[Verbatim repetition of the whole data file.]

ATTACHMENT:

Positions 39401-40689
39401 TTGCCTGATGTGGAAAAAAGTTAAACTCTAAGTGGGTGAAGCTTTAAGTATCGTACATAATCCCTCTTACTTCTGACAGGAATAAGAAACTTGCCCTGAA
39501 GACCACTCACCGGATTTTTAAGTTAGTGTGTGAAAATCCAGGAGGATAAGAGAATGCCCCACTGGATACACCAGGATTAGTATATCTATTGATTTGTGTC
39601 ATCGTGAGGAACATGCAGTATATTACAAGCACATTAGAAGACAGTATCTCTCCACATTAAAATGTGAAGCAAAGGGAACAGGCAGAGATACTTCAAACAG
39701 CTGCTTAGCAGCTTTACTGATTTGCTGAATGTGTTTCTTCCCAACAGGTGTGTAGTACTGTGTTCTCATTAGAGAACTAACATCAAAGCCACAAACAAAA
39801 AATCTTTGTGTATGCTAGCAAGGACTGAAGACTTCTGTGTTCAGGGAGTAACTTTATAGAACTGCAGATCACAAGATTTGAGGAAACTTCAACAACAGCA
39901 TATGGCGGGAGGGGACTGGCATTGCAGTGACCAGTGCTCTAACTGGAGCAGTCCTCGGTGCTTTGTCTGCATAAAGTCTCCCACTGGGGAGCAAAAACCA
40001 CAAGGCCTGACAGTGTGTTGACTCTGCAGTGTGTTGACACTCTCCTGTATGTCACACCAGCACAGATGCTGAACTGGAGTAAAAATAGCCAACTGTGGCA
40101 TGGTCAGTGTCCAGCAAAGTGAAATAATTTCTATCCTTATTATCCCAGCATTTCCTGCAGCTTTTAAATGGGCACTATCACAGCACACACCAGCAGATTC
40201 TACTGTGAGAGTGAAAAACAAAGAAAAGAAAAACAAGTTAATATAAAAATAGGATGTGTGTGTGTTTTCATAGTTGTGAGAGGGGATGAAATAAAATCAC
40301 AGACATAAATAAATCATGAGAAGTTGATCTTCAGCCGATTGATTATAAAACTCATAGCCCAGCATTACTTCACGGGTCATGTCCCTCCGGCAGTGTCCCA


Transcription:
Positions 39401-40689
39401 TTGCCTGATGTGGAAAAAAGTTAAACTCTAAGTGGGTGAAGCTTTAAGTATCGTACATAATCCCTCTTACTTCTGACAGGAATAAGAAACTTGCCCTGAA
39501 GACCACTCACCGGATTTTTAAGTTAGTGTGTGAAAATCCAGGAGGATAAGAGAATGCCCCACTGGATACACCAGGATTAGTATATCTATTGATTTGTGTC
39601 ATCGTGAGGAACATGCAGTATATTACAAGCACATTAGAAGACAGTATCTCTCCACATTAAAATGTGAAGCAAAGGGAACAGGCAGAGATACTTCAAACAG
39701 CTGCTTAGCAGCTTTACTGATTTGCTGAATGTGTTTCTTCCCAACAGGTGTGTAGTACTGTGTTCTCATTAGAGAACTAACATCAAAGCCACAAACAAAA
39801 AATCTTTGTGTATGCTAGCAAGGACTGAAGACTTCTGTGTTCAGGGAGTAACTTTATAGAACTGCAGATCACAAGATTTGAGGAAACTTCAACAACAGCA
39901 TATGGCGGGAGGGGACTGGCATTGCAGTGACCAGTGCTCTAACTGGAGCAGTCCTCGGTGCTTTGTCTGCATAAAGTCTCCCACTGGGGAGCAAAAACCA
40001 CAAGGCCTGACAGTGTGTTGACTCTGCAGTGTGTTGACACTCTCCTGTATGTCACACCAGCACAGATGCTGAACTGGAGTAAAAATAGCCAACTGTGGCA
40101 TGGTCAGTGTCCAGCAAAGTGAAATAATTTCTATCCTTATTATCCCAGCATTTCCTGCAGCTTTTAAATGGGCACTATCACAGCACACACCAGCAGATTC
40201 TACTGTGAGAGTGAAAAACAAAGAAAAGAAAAACAAGTTAATATAAAAATAGGATGTGTGTGTGTTTTCATAGTTGTGAGAGGGGATGAAATAAAATCAC
40301 AGACATAAATAAATCATGAGAAGTTGATCTTCAGCCGATTGATTATAAAACTCATAGCCCAGCATTACTTCACGGGTCATGTCCCTCCGGCAGTGTCCCA